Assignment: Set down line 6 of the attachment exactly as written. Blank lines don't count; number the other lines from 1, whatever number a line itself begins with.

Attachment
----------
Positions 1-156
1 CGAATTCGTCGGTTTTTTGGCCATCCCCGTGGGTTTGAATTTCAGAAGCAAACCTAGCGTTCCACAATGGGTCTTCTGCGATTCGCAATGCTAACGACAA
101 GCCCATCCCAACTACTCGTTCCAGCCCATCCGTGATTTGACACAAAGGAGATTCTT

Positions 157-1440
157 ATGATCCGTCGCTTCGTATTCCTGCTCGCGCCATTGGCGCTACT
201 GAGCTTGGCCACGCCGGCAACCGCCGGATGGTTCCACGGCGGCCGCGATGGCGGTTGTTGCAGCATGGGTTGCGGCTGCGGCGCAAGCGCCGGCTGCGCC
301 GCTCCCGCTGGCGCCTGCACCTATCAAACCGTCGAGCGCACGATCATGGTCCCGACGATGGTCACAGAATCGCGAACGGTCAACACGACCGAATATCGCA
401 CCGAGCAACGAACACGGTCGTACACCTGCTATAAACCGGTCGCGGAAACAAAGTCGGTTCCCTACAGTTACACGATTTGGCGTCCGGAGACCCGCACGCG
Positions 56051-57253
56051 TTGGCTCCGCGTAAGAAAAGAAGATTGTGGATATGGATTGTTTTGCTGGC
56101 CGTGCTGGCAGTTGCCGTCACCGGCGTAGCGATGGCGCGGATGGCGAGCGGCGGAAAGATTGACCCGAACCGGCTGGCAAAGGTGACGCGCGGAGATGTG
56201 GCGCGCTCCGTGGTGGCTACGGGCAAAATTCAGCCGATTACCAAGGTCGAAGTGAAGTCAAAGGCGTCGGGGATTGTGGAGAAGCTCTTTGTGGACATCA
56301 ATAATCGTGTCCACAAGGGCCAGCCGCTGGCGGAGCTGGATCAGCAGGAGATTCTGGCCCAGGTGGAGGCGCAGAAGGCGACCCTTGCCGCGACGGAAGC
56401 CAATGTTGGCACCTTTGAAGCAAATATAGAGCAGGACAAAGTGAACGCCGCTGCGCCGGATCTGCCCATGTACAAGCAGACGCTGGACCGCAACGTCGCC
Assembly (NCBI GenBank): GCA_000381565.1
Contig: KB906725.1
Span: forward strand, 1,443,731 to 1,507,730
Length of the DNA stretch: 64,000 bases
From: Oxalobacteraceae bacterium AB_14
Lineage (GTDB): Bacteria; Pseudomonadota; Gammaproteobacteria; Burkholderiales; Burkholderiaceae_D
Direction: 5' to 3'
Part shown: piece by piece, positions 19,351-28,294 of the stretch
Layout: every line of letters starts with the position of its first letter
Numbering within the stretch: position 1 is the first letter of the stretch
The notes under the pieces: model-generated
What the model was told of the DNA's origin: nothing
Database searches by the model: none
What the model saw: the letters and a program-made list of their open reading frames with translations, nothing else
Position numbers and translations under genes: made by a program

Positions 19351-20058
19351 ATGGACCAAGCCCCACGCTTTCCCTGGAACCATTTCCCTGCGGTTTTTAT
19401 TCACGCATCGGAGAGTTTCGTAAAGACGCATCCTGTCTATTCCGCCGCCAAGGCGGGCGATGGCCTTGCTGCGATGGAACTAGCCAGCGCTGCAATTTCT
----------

201 GAGCTTGGCCACGCCGGCAACCGCCGGATGGTTCCACGGCGGCCGCGATGGCGGTTGTTGCAGCATGGGTTGCGGCTGCGGCGCAAGCGCCGGCTGCGCC